BOOKREVIEW: Mark Twain himself after 100 years
By James E. Person Jr.
The Washington Times
5:11 p.m., Wednesday, January 5, 2011
“Well, there he stands - a bit concealed, a bit false, but still a colossus,” H.L. Mencken wrote upon reading a biography of Mark Twain
(Samuel Langhorne Clemens). These words might well apply to the enormous first volume of Twain‘s autobiography.
Clemens (1835-1910) specified that his true, full autobiography was not to be published for 100 years after his death so that he could speak freely. To those who have anticipated this publication for many years, there was a lip-smacking sense of an impending hullabaloo: Scores were going to be settled, names would be named and skeletons would be de-closeted and compelled to dance with unseemly mocks and grimaces. Further, the genial author of “Tom Sawyer” (1876) and “Huckleberry Finn” (1884), a convinced atheist and nihilist, surely would jeer louder and more blatantly than ever at the idiocies of “the damned human race” and the absurdities of religious belief.
However, as many readers may know, several curtailed versions of the autobiography have been published in the years since Clemens’ death, beginning with Albert Bigelow Paine
‘s two-volume edition in 1924, followed in time by others edited by Bernard De Voto
and Charles Neider. What we see in this first volume of the official autobiography contains much that we have seen before - which is not to say that it is by any means stale or redundant. It is interspersed with material that Paine
and the others did not see fit to publish in their versions, along with extensive annotations and endnotes, and is altogether a welcome addition to the corpus of Twainiana. (Two additional volumes will be published during the next five years.)
In 1906, Clemens articulated his unique method of writing his autobiography in words that appeared in Paine‘s edition and are reproduced in this most recent work. Having tried for many years to work systematically, using notes, he came to this realization: “The thing uppermost in a person’s mind is the thing to talk about or write about.”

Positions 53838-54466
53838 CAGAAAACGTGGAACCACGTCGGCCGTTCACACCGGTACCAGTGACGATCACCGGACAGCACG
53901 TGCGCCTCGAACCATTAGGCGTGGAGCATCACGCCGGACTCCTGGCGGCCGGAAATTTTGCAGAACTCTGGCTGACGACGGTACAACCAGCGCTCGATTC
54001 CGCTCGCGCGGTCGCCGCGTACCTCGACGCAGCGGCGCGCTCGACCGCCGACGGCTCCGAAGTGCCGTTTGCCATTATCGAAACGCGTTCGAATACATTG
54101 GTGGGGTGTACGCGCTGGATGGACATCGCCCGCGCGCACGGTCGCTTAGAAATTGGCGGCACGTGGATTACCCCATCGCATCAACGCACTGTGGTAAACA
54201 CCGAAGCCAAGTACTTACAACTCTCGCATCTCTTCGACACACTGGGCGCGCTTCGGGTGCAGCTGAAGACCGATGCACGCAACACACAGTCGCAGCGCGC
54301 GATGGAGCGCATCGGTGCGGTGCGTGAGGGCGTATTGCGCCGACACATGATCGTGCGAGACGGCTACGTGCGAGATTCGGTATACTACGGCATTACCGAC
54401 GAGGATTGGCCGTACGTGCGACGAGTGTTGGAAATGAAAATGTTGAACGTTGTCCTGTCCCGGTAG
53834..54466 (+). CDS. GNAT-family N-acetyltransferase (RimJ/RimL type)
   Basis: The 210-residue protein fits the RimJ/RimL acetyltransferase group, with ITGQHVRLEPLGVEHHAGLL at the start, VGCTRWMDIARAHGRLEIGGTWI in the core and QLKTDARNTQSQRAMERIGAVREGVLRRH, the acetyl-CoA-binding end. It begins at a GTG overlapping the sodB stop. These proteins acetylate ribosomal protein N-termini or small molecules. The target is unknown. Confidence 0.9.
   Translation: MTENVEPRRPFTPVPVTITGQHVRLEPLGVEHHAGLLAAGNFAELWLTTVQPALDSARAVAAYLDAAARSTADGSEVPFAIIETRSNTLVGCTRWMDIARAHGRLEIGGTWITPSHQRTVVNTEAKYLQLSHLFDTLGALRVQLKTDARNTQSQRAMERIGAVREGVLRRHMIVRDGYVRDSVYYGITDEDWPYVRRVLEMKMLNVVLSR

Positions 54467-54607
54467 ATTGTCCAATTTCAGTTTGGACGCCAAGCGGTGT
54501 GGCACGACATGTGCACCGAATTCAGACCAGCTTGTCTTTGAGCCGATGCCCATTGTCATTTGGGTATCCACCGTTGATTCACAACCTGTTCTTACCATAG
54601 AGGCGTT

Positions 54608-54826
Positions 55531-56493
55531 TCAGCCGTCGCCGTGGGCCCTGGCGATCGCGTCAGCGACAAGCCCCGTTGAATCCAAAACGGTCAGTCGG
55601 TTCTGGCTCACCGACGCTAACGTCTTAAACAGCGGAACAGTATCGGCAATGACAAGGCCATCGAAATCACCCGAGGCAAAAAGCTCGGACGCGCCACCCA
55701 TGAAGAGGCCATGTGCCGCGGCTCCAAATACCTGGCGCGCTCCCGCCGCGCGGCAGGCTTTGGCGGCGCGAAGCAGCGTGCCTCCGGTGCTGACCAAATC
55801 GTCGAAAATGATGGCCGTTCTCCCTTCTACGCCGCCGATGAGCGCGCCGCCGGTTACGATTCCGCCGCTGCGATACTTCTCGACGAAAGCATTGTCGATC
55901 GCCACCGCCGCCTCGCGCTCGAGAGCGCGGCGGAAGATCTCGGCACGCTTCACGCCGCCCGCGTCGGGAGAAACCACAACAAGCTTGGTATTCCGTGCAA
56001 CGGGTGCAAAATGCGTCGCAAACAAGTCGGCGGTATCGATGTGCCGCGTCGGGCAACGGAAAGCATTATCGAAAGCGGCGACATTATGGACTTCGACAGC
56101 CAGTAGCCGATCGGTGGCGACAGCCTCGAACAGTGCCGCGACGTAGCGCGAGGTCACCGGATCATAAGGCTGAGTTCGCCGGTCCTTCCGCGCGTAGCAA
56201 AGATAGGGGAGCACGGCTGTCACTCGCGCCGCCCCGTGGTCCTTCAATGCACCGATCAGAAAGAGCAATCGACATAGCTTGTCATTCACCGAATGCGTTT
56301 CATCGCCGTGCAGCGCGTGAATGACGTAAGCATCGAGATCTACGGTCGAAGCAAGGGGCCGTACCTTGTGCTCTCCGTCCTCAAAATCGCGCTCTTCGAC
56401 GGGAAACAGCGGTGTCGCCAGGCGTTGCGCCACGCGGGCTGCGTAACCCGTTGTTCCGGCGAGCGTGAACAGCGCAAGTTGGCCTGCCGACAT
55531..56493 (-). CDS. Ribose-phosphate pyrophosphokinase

He adds, “I am only interested in talking along and wandering around as much as I want to, regardless of results to the future reader. By consequence, here we have diary and history combined; because as soon as I wander from the present text - the thought of to-day - that digression takes me far and wide over the uncharted sea of recollection, and the result of that is history. Consequently my autobiography is diary and history combined.”
The result of Clemens’ “talking along and wandering around” was ably described by critic Leonard Woolf in his review of Paine‘s edition in words that apply equally well to the new edition: “There is no continuity or chronological sequence; it is a disorderly, untidy, ramshackle book; but this conception of autobiography, like most of Mark Twain
‘s ideas, is shown to have in it a broad vein of common sense streaked by genius.”
What we see first and foremost is the humility of a man who had known much disappointment, misunderstanding and sorrow in his life, as well as the wry humor that lightened his life and his writings. In its pen portraits of the great and small who passed through Clemens’ world, this autobiography forms a massive illustration of the vanity of human wishes as well as the craven ugliness and soaring greatness of which human beings are capable.
One of the most touching episodes appears near the end of the volume and describes Clemens’ meeting with Annie Sullivan and 14-year-old Helen Keller, the renowned deaf and blind woman he deemed “a fellow to Caesar, Alexander, Napoleon, Homer, Shakespeare, and the rest of the immortals.”
At one point, he sat with Miss Keller
‘s fingers resting upon his lips and told a long, funny story “which she interrupted all along and in the right places, with cackles, chuckles, and care-free bursts of laughter. Then Miss Sullivan put one of Helen‘s hands against her lips and spoke against it the question ‘What is Mr. Clemens distinguished for?’ Helen
answered, in her crippled speech, ‘For his humor.’ I spoke up modestly and said ‘And for his wisdom.’ Helen
said the same words instantly - ‘And for his wisdom.’ I suppose it was a case of mental telegraphy, since there was no way for her to know what it was I had said.” In Helen Keller, as in the life of Joan of Arc, America’s most convinced cynic found a sunbeam of hope and encouragement amid an otherwise discouraging world.
View all comment(s) on this article.
RECENT LETTERS TO THE EDITOR
All site contents © Copyright 2011 The Washington Times, LLC